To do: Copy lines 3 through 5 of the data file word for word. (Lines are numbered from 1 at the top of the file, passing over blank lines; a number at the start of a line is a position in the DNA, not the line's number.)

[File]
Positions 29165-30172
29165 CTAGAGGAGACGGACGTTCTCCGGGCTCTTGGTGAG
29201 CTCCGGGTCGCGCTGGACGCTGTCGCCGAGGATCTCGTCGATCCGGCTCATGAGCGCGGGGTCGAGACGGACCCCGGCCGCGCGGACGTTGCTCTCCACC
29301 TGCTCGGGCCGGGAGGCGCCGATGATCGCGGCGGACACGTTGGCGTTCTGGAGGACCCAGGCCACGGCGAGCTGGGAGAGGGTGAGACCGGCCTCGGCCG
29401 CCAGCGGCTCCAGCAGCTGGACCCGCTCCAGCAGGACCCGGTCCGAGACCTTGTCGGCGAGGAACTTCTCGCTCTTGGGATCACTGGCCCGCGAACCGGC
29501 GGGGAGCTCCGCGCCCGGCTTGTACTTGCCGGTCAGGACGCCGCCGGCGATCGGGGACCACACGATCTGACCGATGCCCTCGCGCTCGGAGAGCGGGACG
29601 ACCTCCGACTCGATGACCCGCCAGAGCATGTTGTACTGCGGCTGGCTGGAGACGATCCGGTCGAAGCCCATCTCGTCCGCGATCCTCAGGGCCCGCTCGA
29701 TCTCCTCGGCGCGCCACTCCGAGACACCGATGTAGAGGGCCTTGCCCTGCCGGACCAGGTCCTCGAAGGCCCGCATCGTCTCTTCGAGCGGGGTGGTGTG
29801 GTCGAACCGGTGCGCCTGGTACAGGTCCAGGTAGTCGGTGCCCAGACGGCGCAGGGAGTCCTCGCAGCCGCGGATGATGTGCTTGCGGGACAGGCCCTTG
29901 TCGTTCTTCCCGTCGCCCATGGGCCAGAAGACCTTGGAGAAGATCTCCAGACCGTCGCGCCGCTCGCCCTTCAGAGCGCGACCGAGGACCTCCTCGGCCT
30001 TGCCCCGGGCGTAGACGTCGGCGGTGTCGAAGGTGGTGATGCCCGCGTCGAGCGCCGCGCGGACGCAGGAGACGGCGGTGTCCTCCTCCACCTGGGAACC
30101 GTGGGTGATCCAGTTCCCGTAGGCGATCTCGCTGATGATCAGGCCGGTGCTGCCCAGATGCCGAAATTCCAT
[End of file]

29201 CTCCGGGTCGCGCTGGACGCTGTCGCCGAGGATCTCGTCGATCCGGCTCATGAGCGCGGGGTCGAGACGGACCCCGGCCGCGCGGACGTTGCTCTCCACC
29301 TGCTCGGGCCGGGAGGCGCCGATGATCGCGGCGGACACGTTGGCGTTCTGGAGGACCCAGGCCACGGCGAGCTGGGAGAGGGTGAGACCGGCCTCGGCCG
29401 CCAGCGGCTCCAGCAGCTGGACCCGCTCCAGCAGGACCCGGTCCGAGACCTTGTCGGCGAGGAACTTCTCGCTCTTGGGATCACTGGCCCGCGAACCGGC